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The 10-year itch

The 10-year itch

Did you move to Israel in 2007? If so, this is for you!

In mid-2008, as part of the country’s 60th birthday celebrations, the government introduced legislation to encourage people to move to Israel and for Israelis living abroad to “come home”.

Backdating the legislation to those who first became resident in Israel for tax purposes (see more here) from 1st January 2007, anyone meeting the definition of a First Time Resident (i.e. oleh chadash) or Veteran Returning Resident (those who were non-resident in Israel for at least 10 years before returning [5 years if returning in 2007-2009]) were given an exemption from both paying tax and reporting their income earned from outside Israel.

As we near the half-way point of 2016, there remain just a few months before the first 10-year periods expire. And that raises the question of what someone in such a position should do.

First up, it should be realized that the chances of paying less tax post the 10-year period are almost certainly (close to) nil. So it’s important to start taking into account the fact that you will probably have less disposable income to hand.

That being said, there are certainly some steps that you could take in order to potentially reduce your tax bill. It should be noted that the items below are, in no way, an exhaustive list, and each individual case should be looked at for personal circumstances. Needless to say, taxes in the country of origin should also be taken into account before making any final decisions.

  1. Interest – since interest accrues over time, only the portion received post the 10-year anniversary that is attributable to post-10 years is taxable. So it’s important to keep the paperwork showing the period for which the interest is being applied, so that it can be properly apportioned.
  2. Dividends – these are taxed in full based on when received. For public companies, the timing will be out of your control, but it is certainly possible to time dividends from privately-owned companies to occur just before the expiration of the 10-year period.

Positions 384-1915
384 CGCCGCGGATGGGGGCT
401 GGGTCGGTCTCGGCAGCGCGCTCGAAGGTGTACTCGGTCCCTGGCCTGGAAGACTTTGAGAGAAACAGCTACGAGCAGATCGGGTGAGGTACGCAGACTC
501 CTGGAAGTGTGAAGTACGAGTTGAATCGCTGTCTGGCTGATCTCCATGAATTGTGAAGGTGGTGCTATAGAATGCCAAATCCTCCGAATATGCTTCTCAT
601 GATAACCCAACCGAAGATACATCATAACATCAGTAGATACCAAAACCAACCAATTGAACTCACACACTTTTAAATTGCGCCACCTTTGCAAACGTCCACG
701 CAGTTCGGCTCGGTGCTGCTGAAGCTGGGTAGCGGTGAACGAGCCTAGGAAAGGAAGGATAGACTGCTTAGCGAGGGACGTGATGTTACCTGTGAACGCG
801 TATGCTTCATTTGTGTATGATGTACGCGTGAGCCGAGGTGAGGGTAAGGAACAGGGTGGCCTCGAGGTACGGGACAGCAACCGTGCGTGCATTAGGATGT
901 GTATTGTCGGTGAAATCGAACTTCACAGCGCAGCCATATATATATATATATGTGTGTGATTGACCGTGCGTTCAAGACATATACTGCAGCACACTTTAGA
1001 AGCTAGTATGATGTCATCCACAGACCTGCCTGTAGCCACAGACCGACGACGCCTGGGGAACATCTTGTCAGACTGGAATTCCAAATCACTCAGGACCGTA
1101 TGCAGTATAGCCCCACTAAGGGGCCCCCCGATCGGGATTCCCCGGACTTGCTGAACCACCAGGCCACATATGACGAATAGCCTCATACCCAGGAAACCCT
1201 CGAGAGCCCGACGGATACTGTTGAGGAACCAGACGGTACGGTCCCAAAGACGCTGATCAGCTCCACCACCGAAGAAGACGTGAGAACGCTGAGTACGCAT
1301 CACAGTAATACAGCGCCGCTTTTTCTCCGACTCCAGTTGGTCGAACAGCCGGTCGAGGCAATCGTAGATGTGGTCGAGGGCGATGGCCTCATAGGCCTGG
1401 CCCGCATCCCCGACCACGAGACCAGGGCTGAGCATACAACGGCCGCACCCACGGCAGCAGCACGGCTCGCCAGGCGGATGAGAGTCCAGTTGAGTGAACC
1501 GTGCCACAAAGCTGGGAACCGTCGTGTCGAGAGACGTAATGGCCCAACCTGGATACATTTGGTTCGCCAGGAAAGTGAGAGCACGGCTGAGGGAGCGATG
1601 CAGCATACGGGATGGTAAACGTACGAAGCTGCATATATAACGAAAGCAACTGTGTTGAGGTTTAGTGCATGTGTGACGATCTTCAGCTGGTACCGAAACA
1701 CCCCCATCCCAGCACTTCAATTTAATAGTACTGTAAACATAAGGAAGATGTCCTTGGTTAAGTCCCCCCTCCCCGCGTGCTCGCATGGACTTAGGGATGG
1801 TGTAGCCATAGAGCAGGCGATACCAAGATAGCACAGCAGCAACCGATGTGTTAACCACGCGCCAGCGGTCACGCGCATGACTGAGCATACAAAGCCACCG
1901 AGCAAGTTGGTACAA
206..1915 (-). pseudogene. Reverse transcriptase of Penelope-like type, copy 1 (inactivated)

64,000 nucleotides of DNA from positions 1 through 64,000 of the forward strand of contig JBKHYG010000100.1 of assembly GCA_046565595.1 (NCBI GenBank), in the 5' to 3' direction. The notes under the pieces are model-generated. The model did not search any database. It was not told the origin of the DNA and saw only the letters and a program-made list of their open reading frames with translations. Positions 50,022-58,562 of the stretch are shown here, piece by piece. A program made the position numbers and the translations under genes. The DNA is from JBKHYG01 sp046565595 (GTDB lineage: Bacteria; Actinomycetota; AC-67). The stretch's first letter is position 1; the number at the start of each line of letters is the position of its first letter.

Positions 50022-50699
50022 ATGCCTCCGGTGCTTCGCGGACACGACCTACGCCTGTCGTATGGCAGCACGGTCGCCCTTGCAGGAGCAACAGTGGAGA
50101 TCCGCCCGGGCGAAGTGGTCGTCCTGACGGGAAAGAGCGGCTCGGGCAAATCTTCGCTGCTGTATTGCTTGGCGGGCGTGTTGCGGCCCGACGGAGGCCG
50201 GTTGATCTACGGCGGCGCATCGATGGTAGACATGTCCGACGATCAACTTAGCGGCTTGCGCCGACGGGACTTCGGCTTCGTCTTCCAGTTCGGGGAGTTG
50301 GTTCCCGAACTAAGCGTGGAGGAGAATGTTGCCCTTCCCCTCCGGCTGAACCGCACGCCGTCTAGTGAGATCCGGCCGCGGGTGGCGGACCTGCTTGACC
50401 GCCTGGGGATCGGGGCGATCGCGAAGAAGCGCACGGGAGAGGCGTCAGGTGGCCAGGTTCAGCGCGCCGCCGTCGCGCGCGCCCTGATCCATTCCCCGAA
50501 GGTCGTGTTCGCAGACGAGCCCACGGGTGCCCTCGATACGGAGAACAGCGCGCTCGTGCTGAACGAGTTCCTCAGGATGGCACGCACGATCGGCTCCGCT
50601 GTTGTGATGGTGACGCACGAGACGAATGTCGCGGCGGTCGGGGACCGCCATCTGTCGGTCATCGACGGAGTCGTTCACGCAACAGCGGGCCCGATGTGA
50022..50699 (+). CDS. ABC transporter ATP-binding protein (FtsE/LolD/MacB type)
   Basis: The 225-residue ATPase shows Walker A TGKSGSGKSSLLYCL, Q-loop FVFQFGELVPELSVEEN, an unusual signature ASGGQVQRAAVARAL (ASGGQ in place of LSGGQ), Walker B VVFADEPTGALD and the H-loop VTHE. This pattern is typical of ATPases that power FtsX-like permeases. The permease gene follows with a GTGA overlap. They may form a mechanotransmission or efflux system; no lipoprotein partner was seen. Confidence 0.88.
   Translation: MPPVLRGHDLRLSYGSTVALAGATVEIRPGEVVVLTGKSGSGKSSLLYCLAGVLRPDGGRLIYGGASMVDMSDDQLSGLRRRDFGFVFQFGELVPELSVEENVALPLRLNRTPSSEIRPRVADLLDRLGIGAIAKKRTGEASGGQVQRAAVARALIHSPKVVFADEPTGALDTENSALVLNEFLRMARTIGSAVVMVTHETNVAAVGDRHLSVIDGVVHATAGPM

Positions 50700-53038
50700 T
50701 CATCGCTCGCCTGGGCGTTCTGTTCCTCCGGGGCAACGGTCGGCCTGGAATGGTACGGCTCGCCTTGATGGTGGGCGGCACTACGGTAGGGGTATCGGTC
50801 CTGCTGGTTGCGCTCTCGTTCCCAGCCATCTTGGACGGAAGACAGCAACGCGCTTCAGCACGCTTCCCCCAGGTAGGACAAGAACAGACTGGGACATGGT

3. Capital gains – these too are time-apportioned, and taxed only on the post-10 year gain. However, the tax law says that this is based on a linear calculation of the gain over the entire period of holding, rather than based on value on the date of the 10th anniversary. It may therefore be worthwhile considering selling your positions before the end of the 10-year period, and perhaps re-purchasing just after. That way, there is a clean break, and the cost price for future sale is clear to all. It should be noted that Israel does no penalize anyone who operates in this way (i.e. selling and repurchasing in quick succession) – other tax authorities around the world do consider this to be a problem.
  4. Work income – it is especially important in the “change-over” year that there is a clear distinction between amounts earned pre and post the 10-year period. As a reminder, during the exempt period, only work considered to have carried out whilst physically located in Israel is subject to Israeli taxation.

Assuming you meet the criteria that require you to file Israeli tax returns, you will need to open a tax file (if you don’t already have one open for any other reason), and to start reporting – and paying the taxes) accordingly.

Contact me today to discuss your personal circumstances, so that you can prepare yourself for (finally!) paying taxes like all other “regular” Israelis!

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